I fuckin’ love that one rock video where that fucking jack-ass mohawked millionaire prances around by far the worst sausage party on earth, where by mere chance he’s caught on film shaking hands with an incredibly diverse collection of patriotic skins. I like the message it sends: With a Rebel™ yell, Just Do Exactly What You’re Told. One million douche bags can’t be wrong? “When did punk rock become so safe?” You’ll excuse me if I laugh in your face as I itemize your receipts and PowerPoint your balance sheets. I hear this year’s Vans Warped Tour is “going green!” I guess they heard that money grows on trees. Hope they ship all those shitty bands overseas like they did the factories. Music’s power to describe, compel, renew … It’s all a distant second to the offers you can’t refuse. Anyone remember when we used to believe that music was a sacred place and not some fucking bank machine? Not something you just bought and sold? How could we have been so naïve? Well, I think when all is said and done, just cuz we were young doesn’t mean we were wrong. And I’ll rock back and forth on this two-bit hobbyhorse ‘til she splinters and gives way. I’ll tend the flowers by her grave. And whisper her name. If anyone out there understands can I please see a show of hands just so I know I’m not insane? Ever get the feeling you been played? Well, that’s rock for sustainable capitalism and you know, we may face a scorched and lifeless earth, but they’re accountable to their shareholders first. That’s how the world works.

Lyrics submitted by MrPryMinista

Rock For Sustainable Capitalism song meanings
Add Your Thoughts


sort form View by:
  • +2
    General Comment

    This song is about how Capitalism is not going to "save the world". When profit margins and brown-nosing your boss leads to a serious environmental remedy, let me know. In the meantime I will be planting fruit trees in abandoned urban lots and biking to the forgotten alcoves of the city. I guess that won't save the world either. Damn. Oh well, Buy Fair.

    bigiggmacon February 16, 2006   Link
  • +2
    General Comment

    Right right right.

    Loads of madness arguements and random crap on here so lemme clear a few things up.

    One Cell Organism is supposed to be about Propagandhi. Thus why G7 did a podcast called "You're so vain you probably think this show is about you" when Fat Wreck sent them a copy of the song through the mail. They make a point of it, playing the song the show title is from when talking about it and Derek choosing a few lines he likes out of it.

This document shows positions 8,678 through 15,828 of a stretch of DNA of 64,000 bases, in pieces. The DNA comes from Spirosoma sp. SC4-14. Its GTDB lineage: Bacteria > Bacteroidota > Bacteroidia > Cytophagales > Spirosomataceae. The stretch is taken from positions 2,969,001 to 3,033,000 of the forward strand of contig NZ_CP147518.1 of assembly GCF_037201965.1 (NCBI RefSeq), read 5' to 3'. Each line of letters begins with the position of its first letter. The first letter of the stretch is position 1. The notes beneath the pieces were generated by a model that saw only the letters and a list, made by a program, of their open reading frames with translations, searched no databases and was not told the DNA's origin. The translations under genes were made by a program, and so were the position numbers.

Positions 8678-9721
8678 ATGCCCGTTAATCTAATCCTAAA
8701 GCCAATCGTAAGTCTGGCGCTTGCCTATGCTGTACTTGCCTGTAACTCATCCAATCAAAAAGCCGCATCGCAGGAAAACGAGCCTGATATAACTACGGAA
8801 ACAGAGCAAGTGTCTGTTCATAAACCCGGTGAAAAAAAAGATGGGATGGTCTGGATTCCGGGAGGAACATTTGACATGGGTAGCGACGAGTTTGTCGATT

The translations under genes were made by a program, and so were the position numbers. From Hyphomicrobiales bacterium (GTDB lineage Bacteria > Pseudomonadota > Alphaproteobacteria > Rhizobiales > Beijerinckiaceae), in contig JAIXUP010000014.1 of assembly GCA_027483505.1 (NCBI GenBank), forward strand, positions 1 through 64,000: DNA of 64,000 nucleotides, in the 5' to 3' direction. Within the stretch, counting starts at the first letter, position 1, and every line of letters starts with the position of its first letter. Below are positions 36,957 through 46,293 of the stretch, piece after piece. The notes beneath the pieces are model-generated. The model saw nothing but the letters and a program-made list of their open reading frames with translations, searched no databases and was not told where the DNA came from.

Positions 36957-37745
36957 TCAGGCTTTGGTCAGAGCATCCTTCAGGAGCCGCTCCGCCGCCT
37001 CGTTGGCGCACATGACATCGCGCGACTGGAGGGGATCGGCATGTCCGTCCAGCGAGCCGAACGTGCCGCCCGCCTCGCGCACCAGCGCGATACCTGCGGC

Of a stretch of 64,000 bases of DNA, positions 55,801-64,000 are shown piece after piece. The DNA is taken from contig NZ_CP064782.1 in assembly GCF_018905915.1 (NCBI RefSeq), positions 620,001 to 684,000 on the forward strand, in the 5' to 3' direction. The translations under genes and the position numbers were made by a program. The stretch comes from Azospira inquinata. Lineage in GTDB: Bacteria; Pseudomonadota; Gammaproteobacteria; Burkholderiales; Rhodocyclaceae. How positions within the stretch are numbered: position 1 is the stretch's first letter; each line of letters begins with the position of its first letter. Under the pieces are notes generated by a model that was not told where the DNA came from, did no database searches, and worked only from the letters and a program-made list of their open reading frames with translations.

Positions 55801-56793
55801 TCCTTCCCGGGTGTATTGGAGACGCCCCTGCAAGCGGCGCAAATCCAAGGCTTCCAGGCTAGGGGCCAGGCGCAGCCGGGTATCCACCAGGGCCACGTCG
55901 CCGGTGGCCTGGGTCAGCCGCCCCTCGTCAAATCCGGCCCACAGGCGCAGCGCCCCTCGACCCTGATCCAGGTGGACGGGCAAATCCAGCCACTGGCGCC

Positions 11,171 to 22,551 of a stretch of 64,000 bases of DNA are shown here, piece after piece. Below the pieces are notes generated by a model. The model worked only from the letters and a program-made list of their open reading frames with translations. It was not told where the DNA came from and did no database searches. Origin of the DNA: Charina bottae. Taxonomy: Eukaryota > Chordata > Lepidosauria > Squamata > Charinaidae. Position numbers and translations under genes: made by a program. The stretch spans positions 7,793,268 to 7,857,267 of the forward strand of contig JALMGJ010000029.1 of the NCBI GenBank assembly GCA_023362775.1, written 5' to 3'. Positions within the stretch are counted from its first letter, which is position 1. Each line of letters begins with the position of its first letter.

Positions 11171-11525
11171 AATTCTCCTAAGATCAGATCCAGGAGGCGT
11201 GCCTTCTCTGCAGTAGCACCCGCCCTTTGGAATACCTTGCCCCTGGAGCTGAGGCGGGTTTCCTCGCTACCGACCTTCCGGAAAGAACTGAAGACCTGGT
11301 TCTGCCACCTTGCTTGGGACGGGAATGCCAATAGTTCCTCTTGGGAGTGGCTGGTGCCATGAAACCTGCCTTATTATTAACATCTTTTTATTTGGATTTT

The song is about the way that punk has become part of the "machine" that is the music industry, the very thing it is supposed to be against it has emulated in many ways and yeah, they use Fat Wreck and the Warped Tour as examples of this. Good examples too because of the way Fat Wreck has gone now. Epitaph has sunk too.

    The whole argueing between NOFX and Propagandhi is a big joke really, they're all old friends. Fat Mike was the one that helped with the money to set up G7. He basically let them keep all of the money from their album sales so they could set it up.

    Fat Wreck does not RELEASE Propagandhi albums, they handle distribution in the US because G7 is a Canadian record label run by Chris and Derek. They're a small record label really. Since Derek once described them to me as "2 guys, a girl and a couple of cats" if I remember rightly. The staff have changed since then. They do all the recording, pressing and releasing. Well, I think they use a company to do the pressing. I remember them having problems with vinyls where the company that made them had printed the songs in the wrong order.

    Also, the reasoning behind the title is to do with the Rock Against Bush compilation. Propagandhi disagree with the compilation not only because of it, in a way, endorsing Kerry at the time. Propgandhi were originally going to put their song "Bullshit Politicians" on there, renamed if I remember rightly, and in the linear notes for that song it says "Fuck George Soros" at the end of it. Fat Mike asked them to take that line out of the linear notes because George Soros was one of the people funding the whole Rock Against Bush campaign and they refused to. Therefore Fat Mike said they couldn't be on Volume 1, offered them a spot on Volume 2 and they declined. Google George Soros if you don't know who he is. He is Grade A asshole material and not someone I'd want funding me if I was trying to put out a decent political message.

    Oh god, now I must seem like a stalk Chris and Derek.

    I don't.

    I just stalk Chris. LoL.

    SeikaNoNeisanon December 16, 2008   Link
  • +1
    General Comment

    The first verse is a slam on Rancid, but I don't remember exactly which video it is they're talking about. And yeah, like MarcaAL4W said, the second verse is directed toward NOFX and their song "The Separation Of Church & Skate." What they're trying to say here is that punk has evolved into yet another product that's packaged and sold. It may be out of the mainstream's eye, but it still relies on a capitalist economy to prosper.

    Another inspiration for this song was 2004's "Rock Against Bush" tours and compilations, arranged by Fat Mike from NOFX, which pretty much openly endorsed John Kerry, which Propagandhi rightly takes issue with.

    punkpirateon April 24, 2006   Link
  • +1
    General Comment

    man...the whole entire first part is about Fat Mike and NOFX. "fuckin fat ass mohawked millionaire" - clearly, fat mike.

    followed by a few references to NOFXs songs.

    the lyrics on here are wrong. he clearly says fat ass.

    like i said, the whole first half of the song rips into nofx. i dont get how someone said it was rancid being referenced. its NOFX, who always sing songs against capitalism, yet have no problem starting up their own label to capitalise.

    i find it funny that this album with this song was released on Fat Wreck.

    and if you go and listen to nofx's new album, theres a couple songs where they come back at propagandhi.

    the marxist brothers - reference "todays empires tomorrows ashes"

    60% (reprise) - "We're the band with our own label That's money under the table, that's answering to no one But still, other bands just love to hate us Talking shit behind us, but smiling to our face"

    jerryliveson June 18, 2006   Link
  • +1
    General Comment